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Sunday - March 17, 2013

From: Grand Prairie, TX
Region: Southwest
Topic: Pollinators, Propagation, Seeds and Seeding, Shrubs
Title: Lack of Fruit on Forestiera
Answered by: Anne Van Nest

QUESTION:

I have not been able to get berry production on my elbow bush. I have male and female plants. Is it possible to help with the pollination process? Thank you.

ANSWER:

Elbow bush (Forestiera pubescens) is in the olive family and has fleshy blue fruit looking like individual grapes about ¼ inch in diameter. The fruit have a whitish coating called a bloom that can easily rub off ripens in early summer. One of the other common names for this plant is Spring Herald which is appropriate for its early bloom. This native shrub is an excellent nectar source for bees and butterflies when it is in bloom. Birds and other wildlife are very fond of the fruit.

The unglamorous flowers bloom between January and March on separate male and female bushes (dioecious). They are small, yellow, without petals, highly scented, and are in clusters right close to the twigs. Without a close up examination of the flowers, the male and female plants look the same. The flowers appear before the shrub opens its leaves.  In Central Texas the flowers bloom in February.

The first question that comes to mind is ... do you really have male and female plants? Often nurseries do not label the different sexes and having more than two plants is necessary to be sure you get a male and a female plant. Next year when they are blooming it would be wise to confirm that you do have a male and female plant and if not then you can quickly run to the nursery when they are still in bloom and buy the opposite sex. A website that has good close up pictures of the stamen and pistil is Katie Hansen’s Image Archive of Central Texas Plants. This is a website she maintains for the Native Plants of Central Texas course at the University of Texas at Austin.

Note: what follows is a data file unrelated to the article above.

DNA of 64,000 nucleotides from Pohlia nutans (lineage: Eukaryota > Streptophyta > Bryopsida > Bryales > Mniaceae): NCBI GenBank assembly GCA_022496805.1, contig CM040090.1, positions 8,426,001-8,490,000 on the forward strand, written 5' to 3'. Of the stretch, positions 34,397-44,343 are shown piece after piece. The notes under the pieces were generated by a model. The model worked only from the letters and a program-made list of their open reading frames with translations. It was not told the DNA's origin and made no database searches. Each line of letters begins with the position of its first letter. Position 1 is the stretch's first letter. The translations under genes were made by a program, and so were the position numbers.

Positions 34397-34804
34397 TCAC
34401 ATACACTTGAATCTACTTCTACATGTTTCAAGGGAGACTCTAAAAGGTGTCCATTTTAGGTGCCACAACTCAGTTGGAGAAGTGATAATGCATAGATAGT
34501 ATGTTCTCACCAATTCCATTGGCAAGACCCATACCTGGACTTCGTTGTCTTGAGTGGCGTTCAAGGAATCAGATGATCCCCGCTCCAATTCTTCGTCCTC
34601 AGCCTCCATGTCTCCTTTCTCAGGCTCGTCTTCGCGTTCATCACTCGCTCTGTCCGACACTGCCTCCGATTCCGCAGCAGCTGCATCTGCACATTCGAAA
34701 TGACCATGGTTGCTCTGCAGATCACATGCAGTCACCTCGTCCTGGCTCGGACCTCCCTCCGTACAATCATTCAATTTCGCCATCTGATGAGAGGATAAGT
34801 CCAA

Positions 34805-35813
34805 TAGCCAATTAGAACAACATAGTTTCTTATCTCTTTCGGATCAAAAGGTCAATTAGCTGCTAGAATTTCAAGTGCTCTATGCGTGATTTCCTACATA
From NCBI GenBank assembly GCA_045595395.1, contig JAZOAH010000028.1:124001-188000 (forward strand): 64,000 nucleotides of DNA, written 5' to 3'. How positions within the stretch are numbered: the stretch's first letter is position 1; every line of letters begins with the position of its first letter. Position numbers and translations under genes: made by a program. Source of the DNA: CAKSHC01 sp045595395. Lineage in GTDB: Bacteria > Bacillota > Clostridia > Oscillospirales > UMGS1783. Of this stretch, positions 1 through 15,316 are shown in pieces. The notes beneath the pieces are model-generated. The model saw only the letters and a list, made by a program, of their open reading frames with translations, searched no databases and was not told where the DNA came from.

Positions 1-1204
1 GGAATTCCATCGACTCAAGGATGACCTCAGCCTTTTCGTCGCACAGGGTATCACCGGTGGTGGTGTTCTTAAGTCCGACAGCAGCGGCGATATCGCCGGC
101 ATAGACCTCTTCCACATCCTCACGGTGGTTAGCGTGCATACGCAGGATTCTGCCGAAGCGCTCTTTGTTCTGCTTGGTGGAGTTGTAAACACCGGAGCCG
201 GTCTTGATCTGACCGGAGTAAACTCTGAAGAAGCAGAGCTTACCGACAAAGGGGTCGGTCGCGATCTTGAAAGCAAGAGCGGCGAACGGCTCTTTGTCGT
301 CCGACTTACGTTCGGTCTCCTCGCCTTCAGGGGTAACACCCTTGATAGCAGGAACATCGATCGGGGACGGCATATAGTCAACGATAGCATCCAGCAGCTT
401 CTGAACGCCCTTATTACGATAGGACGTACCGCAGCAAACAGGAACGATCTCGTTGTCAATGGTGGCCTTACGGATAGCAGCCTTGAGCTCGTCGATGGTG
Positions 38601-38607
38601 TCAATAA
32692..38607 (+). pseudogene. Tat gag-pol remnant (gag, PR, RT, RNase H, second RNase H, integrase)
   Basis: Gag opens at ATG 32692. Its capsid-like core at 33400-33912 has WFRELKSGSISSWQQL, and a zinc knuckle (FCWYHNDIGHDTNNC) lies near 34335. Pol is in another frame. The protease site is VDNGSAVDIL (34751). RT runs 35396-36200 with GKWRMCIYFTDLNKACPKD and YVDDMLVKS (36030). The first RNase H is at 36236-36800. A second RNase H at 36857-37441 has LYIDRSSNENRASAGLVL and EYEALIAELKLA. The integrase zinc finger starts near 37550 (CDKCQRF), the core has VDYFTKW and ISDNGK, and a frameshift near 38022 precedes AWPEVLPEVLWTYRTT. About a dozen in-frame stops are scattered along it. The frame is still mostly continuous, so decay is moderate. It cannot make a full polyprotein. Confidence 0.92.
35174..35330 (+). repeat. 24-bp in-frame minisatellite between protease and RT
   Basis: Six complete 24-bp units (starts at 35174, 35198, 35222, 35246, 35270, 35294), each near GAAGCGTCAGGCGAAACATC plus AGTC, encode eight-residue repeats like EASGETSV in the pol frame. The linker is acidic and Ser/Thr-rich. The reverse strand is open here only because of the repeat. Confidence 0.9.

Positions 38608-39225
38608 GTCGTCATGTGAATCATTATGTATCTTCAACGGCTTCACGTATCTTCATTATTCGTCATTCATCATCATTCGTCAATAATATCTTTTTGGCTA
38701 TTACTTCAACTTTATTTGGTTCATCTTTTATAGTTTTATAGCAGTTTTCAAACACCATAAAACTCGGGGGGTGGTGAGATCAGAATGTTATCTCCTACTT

Two additional causes of male and female plants not producing fruit could be that they are not blooming at the same time (but this is not supposed to be the case for Forestiera pubescens). And lastly, fruit will not be formed if there is an excessively late and hard freeze that damages the flower buds or keeps away the pollinators. This should be a very rare occurence since this plant is quite cold tolerant (although flower buds are often not as hardy as leaf buds on a plant). Grand Prairie, Texas,  west of Dallas is USDA hardiness zone 8a (hardy to 10-15 F.) Forestiera pubescens is cold hardy to well below this temperature.


 

 

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